We find no greater merit in the government's alternative contention that the district court should have dismissed for lack of jurisdiction once the sale had taken place. The government had a lien on the automobiles at the time the suit was commenced, and the court plainly had jurisdiction at that time. We see nothing in Sec. 2410(a)(1) that permits the government to oust the court of jurisdiction validly invoked. Cf. Bank of Hemet v. United States, 643 F.2d 661, 665 (9th Cir.1981) (28 U.S.C. Sec. 2409a permits quiet-title action where title to the property later sold was still claimed by the government at time complaint was filed).


In sum, we have considered all of the government's arguments on this appeal in support of its contention that the district court lacked subject matter jurisdiction, and have found them to be without merit.


B. Kulawy's Challenge to the Granting of Summary Judgment


The government's power to levy on and seize property for tax collection is one of the small number of " 'extraordinary situations' " in which the government may seize property without providing an opportunity for a prior judicial hearing. Fuentes v. Shevin, 407 U.S. 67, 90-92, 92 S.Ct. 1983, 1999-2000, 32 L.Ed.2d 556 (1972) (quoting Boddie v. Connecticut, 401 U.S. 371, 379, 91 S.Ct. 780, 786, 28 L.Ed.2d 113 (1971)); see also Pinsky v. Duncan, 898 F.2d 852, 854-55 (2d Cir.1990). This power to proceed on a "pay first, litigate later" basis is justified by the government's need to make tax collection expeditious. "[T]axes are the life-blood of government, and their prompt and certain availability an imperious need. Time out of mind, therefore, the sovereign has resorted to more drastic means of collection." Bull v. United States, 295 U.S. 247, 259-60, 55 S.Ct. 695, 699, 79 L.Ed. 1421 (1935); see also G.M. Leasing Corp. v. United States, 429 U.S. 338, 352 n. 18, 97 S.Ct. 619, 628 n. 18, 50 L.Ed.2d 530 (1977); Phillips v. Commissioner, 283 U.S. 589, 595-99, 51 S.Ct. 608, 611-12, 75 L.Ed. 1289 (1931).


The legitimacy of allowing the government to seize and sell property prior to adjudication, however, has long been recognized to depend on strict compliance by government officials with the procedures prescribed by law. As Chief Justice John Marshall stated:


That no individual or public officer can sell, and convey a good title to, the land of another, unless authorized so to do by express law, is one of those self-evident propositions to which the mind assents, without hesitation; and that the person invested with such a power must pursue with precision the course prescribed by law, or his act is invalid, is a principle which has been repeatedly recognized in this court.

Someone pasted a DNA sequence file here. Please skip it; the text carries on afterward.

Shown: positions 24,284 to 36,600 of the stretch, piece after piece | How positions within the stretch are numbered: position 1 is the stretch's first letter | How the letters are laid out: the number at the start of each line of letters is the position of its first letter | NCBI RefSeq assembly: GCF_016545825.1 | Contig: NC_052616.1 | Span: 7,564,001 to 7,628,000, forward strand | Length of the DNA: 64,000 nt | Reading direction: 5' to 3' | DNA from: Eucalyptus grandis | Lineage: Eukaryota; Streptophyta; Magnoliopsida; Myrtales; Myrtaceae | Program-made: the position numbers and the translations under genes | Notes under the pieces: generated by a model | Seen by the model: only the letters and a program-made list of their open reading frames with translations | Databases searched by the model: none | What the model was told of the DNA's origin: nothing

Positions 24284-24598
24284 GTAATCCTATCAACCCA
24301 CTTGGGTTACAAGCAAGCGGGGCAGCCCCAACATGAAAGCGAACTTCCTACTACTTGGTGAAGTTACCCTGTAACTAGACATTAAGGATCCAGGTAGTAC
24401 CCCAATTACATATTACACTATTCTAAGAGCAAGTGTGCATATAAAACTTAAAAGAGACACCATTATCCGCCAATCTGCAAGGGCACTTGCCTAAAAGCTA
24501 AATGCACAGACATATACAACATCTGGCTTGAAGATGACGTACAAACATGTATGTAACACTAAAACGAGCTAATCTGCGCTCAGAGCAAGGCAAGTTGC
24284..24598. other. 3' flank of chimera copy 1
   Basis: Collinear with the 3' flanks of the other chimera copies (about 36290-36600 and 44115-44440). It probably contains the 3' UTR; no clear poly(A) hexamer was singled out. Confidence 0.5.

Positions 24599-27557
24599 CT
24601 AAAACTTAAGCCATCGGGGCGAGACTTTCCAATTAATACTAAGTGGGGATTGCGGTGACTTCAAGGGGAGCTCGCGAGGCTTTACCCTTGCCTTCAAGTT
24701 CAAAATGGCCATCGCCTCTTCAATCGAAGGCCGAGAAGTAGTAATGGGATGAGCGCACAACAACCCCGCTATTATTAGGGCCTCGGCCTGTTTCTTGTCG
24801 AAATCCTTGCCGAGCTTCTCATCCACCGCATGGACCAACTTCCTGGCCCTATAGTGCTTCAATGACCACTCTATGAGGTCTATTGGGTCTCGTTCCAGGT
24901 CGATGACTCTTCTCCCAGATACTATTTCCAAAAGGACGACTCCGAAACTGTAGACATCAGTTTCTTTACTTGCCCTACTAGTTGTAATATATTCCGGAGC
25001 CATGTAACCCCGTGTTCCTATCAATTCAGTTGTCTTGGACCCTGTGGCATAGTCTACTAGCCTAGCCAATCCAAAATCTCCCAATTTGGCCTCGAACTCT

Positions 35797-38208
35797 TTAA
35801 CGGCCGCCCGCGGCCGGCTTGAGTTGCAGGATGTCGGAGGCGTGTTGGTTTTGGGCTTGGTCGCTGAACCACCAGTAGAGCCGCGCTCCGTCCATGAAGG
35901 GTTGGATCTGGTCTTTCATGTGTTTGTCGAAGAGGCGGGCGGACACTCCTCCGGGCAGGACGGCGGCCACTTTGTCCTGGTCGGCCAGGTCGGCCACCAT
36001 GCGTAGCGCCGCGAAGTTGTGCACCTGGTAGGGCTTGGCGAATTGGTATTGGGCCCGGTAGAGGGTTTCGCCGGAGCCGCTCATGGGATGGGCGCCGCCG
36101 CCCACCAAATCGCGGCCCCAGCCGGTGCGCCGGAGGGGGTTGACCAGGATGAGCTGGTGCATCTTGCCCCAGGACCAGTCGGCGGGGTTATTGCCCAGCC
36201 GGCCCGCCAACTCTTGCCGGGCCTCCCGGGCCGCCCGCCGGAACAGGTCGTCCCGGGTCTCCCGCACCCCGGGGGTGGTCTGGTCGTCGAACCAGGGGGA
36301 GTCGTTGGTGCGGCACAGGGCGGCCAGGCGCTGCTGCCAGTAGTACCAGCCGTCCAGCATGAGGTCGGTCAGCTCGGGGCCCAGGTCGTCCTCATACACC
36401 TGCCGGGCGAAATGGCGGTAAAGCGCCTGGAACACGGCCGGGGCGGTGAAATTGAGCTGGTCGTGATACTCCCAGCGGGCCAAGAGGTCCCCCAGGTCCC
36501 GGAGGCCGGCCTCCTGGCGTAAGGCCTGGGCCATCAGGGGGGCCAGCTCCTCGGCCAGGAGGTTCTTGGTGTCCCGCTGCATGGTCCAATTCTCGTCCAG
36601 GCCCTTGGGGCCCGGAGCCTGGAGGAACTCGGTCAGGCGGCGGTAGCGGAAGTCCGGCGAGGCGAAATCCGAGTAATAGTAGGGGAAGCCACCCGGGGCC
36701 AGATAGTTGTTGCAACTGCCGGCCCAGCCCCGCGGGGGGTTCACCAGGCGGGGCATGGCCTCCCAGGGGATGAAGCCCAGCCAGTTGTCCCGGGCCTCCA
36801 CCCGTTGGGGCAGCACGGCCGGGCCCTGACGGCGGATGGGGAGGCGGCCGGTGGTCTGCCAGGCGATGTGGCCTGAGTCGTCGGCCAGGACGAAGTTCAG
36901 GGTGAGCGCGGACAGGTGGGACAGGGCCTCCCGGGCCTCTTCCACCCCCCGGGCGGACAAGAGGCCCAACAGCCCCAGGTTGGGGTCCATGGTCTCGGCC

Thatcher v. Powell, 19 U.S. (6 Wheat.) 119, 125, 5 L.Ed. 221 (1821). Thus, "[t]he general rule is that strict compliance with statutory provisions is required to validate tax sales." Johnson v. Gartlan, 470 F.2d 1104, 1106 (4th Cir.) (absent ratification by the taxpayer, sale is voidable where IRS has failed to comply with Sec. 6335), cert. denied, 414 U.S. 865, 94 S.Ct. 122, 38 L.Ed.2d 85 (1973); see also Reece v. Scoggins, 506 F.2d 967, 970-71 (5th Cir.1975) ("Sec. 6335 permitting the sale at public auction of a taxpayer's land to satisfy a tax deficiency must be strictly construed"); cf. Fuentes v. Shevin, 407 U.S. at 91, 92 S.Ct. at 2000 (a prerequisite for summary seizure of property is that "the State has kept strict control over its monopoly of legitimate force" by, inter alia, providing standards in a narrowly drawn statute). In keeping with these principles, we have ruled that the government's sale of property after giving only one day's public notice, instead of the 10 days required by Secs. 3693(b) and (c) of the 1939 Code, was invalid. See Margiotta v. United States, 214 F.2d 518, 522 (2d Cir.1954) (short public notice was one of several "substantial defect[s]").


We note also that the government itself, with respect to quiet-title actions, insists on strict compliance with statutory requirements for notice to the IRS. In Colorado Property Acquisitions, Inc. v. United States, 894 F.2d 1173 (10th Cir.1990), for example, a lender who had duly recorded a deed of trust on certain property sought to foreclose when the borrower defaulted. After the loan, but before the default, the IRS had recorded a tax lien against the property. The lender sent notice of the foreclosure to the IRS by regular mail, rather than by a method prescribed by the relevant statute, 26 U.S.C. Sec. 7425(c)(1) (service of notice of foreclosure sale must be by registered or certified mail or personal delivery). The IRS received the letter but did not notify the lender of the notice's noncompliance with the statute, and the foreclosure proceeded as scheduled. After the foreclosure, the purchaser sought to quiet title, and the IRS opposed on the ground that, although it had had actual notice, the statutory requirement of certified or registered mailing had not been met. The district court rejected this argument, but the government appealed. The circuit court ruled in favor of the IRS, holding that the language of the statute was clear on its face and that strict compliance with that language was mandatory: "This rule allows the IRS to receive actual notice, as it did in the instant case, ignore the notice and still retain the right to levy upon the property." Colorado Property, 894 F.2d at 1175.